The Commission dismisses concern over conflict between actions it might take in its administrative proceedings, and those consistent with this court's decision and opinion on appeal, with: "It will be soon enough for a court of appeals to consider the matter, when and if a conflict should arise between what this court has said and what the Commission has done." Surely the apparent arrogance, expressed with such amazing aplomb, is unintended. This "court of appeals" is Now considering the entire "matter" at the behest of the Commission. I find no basis, in law or policy, for a Commission "right" to act in the interim, in potential contravention of the courts' decisions, and then to require this court to "consider the matter" a second time.


A decent respect for the courts would appear to preclude concurrent conduct of both judicial and administrative processes on the same facts and allegations in this case.6 In the pending appeal (Hunt I), this court may (1) affirm or reverse the declaratory finding of a violation; (2) affirm or reverse the district court's denial of an injunction, and (3) remand for further consideration of injunctive relief, disgorgement of profits, liquidation of excess positions, and "other" relief originally and Presently sought from the courts by the Commission. Yet the Commission, in its simultaneous administrative proceeding, may have by that time barred defendants from the commodity markets, imposed civil money penalties, and applied what its brief calls "criminal" sanctions, rendering our decision in Hunt I superfluous.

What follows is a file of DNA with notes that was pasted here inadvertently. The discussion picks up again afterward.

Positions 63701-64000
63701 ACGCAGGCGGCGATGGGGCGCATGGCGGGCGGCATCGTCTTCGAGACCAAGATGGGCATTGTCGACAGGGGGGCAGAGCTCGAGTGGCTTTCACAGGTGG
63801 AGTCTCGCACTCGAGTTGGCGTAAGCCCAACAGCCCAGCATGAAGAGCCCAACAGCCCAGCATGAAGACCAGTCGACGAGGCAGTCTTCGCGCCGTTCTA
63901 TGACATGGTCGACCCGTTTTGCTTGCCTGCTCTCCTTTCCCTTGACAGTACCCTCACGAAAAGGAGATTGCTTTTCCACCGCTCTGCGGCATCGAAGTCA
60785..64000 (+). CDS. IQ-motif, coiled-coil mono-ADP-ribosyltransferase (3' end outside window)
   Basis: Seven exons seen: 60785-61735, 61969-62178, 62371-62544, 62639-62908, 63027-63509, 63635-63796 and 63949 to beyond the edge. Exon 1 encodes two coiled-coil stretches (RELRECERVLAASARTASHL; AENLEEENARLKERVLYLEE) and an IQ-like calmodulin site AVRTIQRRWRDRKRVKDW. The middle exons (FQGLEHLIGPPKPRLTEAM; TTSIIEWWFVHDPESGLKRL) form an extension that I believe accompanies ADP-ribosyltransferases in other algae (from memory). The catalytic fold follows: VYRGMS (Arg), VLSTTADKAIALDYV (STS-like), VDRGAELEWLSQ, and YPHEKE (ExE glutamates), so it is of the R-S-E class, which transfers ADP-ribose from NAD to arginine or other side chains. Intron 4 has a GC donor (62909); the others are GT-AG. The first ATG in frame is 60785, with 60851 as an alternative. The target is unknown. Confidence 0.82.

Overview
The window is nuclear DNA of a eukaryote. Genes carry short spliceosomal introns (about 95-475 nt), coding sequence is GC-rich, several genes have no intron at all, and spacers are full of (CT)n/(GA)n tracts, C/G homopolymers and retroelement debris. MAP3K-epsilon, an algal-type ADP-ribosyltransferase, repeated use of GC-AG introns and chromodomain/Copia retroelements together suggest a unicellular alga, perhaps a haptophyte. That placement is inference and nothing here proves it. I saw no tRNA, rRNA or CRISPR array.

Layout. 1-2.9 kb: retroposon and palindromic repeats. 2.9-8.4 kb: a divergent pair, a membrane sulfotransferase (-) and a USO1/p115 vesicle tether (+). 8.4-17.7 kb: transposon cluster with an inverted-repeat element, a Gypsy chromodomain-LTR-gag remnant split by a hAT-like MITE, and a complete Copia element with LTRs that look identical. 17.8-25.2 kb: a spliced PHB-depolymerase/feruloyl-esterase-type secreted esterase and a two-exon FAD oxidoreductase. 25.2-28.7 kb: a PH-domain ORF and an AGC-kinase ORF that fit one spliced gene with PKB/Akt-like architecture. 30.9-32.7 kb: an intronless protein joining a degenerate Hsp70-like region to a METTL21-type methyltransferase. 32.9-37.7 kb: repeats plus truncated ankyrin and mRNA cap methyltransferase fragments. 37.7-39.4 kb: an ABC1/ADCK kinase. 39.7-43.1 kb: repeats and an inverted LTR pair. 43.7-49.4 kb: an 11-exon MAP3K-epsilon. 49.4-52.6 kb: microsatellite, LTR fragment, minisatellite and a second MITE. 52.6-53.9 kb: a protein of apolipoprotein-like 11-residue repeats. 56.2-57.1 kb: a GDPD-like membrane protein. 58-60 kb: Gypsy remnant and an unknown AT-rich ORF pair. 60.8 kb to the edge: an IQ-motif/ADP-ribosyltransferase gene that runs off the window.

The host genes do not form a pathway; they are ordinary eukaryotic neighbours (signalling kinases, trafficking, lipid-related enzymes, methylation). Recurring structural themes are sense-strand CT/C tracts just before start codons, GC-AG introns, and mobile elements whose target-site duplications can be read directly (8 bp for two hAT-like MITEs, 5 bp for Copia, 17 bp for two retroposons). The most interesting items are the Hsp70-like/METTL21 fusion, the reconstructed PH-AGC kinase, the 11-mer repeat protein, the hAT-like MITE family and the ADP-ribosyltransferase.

It would appear at least as important to the integrity of the judicial process to require the exhaustion of judicial remedies, as it is important to the integrity of the regulatory process to require the exhaustion of administrative remedies. Indeed, a reasonable regard for the exalted exhaustion doctrine would appear to require the Commission to stay its administrative hand, or, if there be a compelling reason to proceed (and none is of record), then to abandon and undo its self-initiated judicial proceeding.


I had not till now thought that anyone would consider deference a one-way street, i. e., that only the judiciary should defer. Nor would I think unholy a requirement that an administrative agency, after initiating full court action, should defer acting on the same facts and allegations until the judicial process be completed. It would not, I think, destroy some "vast eternal plan" if deference, under the non-emergency circumstances here, were a two-way street.


If the agency continues its administrative proceeding, I cannot see why this court should bother deciding Hunt I. I seek not alone to make the judicial job in Hunt I easier, however, but to make it meaningful. As matters now stand, we are irrelevant.